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The Debilitating Dilemma of Decision-Making

Looking back at myself: a face full of makeup complete with a smoky eye that I had carefully done and redone watching a YouTube tutorial, to match my sparkly silver heels, waiting for my prom date to show up, makes me genuinely chuckle. At the time, my biggest worries were where I was going to go to college, what my major was going to be, and how I was going to figure life out in a dorm room. At that exact moment, however, my biggest worry was that my prom date was late and I wanted to reach the banquet our prom was being held in early, but not too early so that I could walk in with my friends and their dates. I had spent months thinking about what dress I was going to wear, the color I wanted it to be, and how I would match my jewelry. I thought those senior year prom photos were going to be the thing I look back and cherished the most. Now, at 21 in my senior year of college, I can honestly say I’ve looked at those photos maybe twice in the last four years. 

Up until that moment, my biggest stressors had been what IB classes I wanted to take because they would ultimately determine my major and those would determine my college choices (my application was only as good as the classes I chose, obviously). In return, that would absolutely determine the career I would have soon after. Once those decisions had been made, I moved onto worrying about how the college I chose to go to would determine my future, where I would end up living and working for the rest of my life, and how that would affect my career prospects. 

Earlier than that even, I was worried about what I would do if my best friend at the time wouldn’t stop being mad at me and would stay ticked off for whatever it was that I did or didn’t do. If we would ever be friends again, I was worried how it would ruin my seventh-grade experience, thus changing the trajectory of the year and thereby my life, forever. These little moments plagued my entire being and made me think there was nothing bigger than that to ever stress me out. Little seventh grade Natasha had no idea what was about to hit her. She hadn’t yet realized that one day she’d be making decisions about what kind of phone plan she wanted, managing her whole life by herself, and paying rent for the apartment she lived in.

I still can’t fully ascertain whether these mini freak-outs were a result of anxiety or just the human mind. From what I’ve understood, at each stage and moment of your life, there’s always something. That one thing that you’re banking on going a certain way, and if it doesn’t you’re sure all hell will break loose. Maybe it’s that one decision you’re trying to make that’s going to haunt and plague you forever because you just can’t decide what’s best to do in that moment. Should it be a yes or no, should you quit your job or not, should you move out or not, should you move here or there, should you buy that bag, should you say hello to that stranger, should you change your major or should you take that gap year? I’ve realized the answer to all of these choices is yes, you should. If that’s what you want to do. Every decision I’ve ever made has been the best possible decision I could have made for myself, given the circumstances and given the knowledge I personally had. That’s not to say it was the “right” call or the correct way to go about things, but it definitely was the way that I ended up doing things — and that’s okay. Things can seem so much larger than life in a moment of panic on uncertainty, but putting it into perspective and stepping away can change things completely.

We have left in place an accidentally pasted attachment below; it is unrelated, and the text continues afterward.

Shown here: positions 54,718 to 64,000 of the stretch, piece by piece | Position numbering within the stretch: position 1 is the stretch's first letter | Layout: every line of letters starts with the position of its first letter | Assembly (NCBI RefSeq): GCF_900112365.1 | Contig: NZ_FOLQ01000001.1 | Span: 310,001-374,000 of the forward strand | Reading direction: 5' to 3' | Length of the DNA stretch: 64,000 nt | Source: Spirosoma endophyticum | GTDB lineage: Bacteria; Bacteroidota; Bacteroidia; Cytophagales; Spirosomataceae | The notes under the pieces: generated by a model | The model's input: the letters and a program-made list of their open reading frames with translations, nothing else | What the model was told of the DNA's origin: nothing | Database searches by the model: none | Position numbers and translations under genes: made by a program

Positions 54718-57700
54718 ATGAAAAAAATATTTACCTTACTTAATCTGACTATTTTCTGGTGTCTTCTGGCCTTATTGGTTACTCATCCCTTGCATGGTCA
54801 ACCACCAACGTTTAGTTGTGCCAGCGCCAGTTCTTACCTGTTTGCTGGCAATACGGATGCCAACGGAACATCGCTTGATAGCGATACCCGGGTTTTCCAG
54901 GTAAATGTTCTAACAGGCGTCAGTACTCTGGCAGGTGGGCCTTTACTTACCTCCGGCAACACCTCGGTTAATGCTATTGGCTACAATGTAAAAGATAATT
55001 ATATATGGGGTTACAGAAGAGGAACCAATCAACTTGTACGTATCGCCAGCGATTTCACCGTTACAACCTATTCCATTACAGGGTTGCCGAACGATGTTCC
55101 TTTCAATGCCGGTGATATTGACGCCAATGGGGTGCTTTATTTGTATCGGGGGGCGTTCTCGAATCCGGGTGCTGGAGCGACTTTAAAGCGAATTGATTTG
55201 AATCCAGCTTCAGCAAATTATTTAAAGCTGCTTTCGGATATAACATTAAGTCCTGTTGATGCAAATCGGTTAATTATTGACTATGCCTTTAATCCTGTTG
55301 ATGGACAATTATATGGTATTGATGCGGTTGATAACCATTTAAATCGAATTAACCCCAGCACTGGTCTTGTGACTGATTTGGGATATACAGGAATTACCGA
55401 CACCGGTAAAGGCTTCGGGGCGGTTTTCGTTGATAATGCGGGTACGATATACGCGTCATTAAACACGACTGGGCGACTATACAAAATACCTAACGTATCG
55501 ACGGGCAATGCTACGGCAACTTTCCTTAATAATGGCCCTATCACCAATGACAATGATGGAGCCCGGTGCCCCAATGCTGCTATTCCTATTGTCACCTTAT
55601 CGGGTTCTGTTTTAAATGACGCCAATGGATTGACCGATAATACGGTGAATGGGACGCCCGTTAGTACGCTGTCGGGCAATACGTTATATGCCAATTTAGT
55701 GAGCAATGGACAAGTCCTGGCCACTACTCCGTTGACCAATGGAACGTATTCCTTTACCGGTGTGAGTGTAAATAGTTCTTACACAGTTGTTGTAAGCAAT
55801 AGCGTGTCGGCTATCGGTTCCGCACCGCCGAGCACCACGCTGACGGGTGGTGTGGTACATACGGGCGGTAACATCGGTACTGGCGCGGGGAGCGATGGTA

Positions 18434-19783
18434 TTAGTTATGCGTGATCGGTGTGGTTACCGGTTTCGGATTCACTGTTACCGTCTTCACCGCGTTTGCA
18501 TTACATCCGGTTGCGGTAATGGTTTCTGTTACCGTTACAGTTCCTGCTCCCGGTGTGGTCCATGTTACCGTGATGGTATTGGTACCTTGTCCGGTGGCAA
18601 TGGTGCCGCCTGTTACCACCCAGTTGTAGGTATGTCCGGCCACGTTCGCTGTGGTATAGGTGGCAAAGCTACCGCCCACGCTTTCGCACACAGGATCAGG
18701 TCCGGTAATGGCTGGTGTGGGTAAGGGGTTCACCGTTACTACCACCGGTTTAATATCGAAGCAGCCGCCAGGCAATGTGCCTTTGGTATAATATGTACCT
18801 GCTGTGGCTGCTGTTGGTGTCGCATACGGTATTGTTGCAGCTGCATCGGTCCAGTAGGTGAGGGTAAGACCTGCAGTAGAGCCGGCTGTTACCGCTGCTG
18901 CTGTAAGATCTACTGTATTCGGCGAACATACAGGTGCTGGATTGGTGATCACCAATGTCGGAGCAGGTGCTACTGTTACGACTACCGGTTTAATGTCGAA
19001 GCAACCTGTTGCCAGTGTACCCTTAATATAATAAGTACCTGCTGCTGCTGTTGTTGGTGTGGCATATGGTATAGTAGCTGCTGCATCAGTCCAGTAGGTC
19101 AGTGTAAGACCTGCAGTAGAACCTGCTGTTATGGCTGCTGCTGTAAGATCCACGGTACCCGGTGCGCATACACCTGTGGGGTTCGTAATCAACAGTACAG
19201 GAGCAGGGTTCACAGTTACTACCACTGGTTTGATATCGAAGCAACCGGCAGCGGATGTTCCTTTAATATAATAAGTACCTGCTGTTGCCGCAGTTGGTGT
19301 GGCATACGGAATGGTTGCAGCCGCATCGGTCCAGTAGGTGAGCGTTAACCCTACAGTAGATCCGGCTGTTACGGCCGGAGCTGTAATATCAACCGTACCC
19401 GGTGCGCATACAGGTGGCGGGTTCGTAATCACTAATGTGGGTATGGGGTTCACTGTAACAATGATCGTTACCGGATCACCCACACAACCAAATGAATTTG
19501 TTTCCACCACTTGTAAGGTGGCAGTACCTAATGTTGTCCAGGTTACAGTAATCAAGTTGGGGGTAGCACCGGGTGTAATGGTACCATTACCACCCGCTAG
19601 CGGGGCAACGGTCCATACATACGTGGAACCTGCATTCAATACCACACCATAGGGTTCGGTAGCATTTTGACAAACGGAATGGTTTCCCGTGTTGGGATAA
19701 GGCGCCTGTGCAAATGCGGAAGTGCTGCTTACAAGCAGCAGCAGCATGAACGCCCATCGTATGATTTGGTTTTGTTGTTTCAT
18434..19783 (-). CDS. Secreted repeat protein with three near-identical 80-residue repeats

Right now, I’m worried about what comes “next” now that my senior year is creeping to a close. As I work on my grad school applications, I’m left wondering whether I’m making the right choice to undergo more school, or if I should take a year off, work a little, and then get my head back into the “college game.” As the nerves and the sense of overwhelming, yet inevitable decision-making comes closer and closer, I can’t help but think once again that these are the choices and these are the decisions that are going to determine my entire future. And that might be true. But five years from now, when I’m 26 years old living who knows where and doing who knows what, I’ll know that whatever I did worked out okay and I’ll probably look back at this time in college thinking about how easy I had it.

So yeah, my prom dress was pretty important — at that moment. Did I make the right style choice? Absolutely. Could I have gone for a color that wasn’t black? Also a resounding yes. Did I reach prom late, after all my friends had already arrived because my date was running late and my parents made us take one too many awkward photos in the entryway to our home? Yup. Did being late change the entire trajectory of my life? Not really. When I look back at high school, I remember the fun I had with my friends, the teachers that I didn’t like so much, and the walks back home. I remember the after-school lunches I snuck off to have with my friends, the excuses I made when I came home past my curfew and the whispers of who likes who as they made their way around the cafeteria during lunch. All those moments of stress and worry don’t feel so important anymore, because ultimately, I know I made the decisions I could, and even now, I will continue to do so. 

Natasha is a fourth-year student at the University of California, Davis double majoring in Psychology and Communications with a minor in Economics. She has a variety of interests ranging from marketing and media to human rights and policy and continues to seek opportunities to explore them. Being an international student she brings with her a unique perspective which she hopes to share through her writing.
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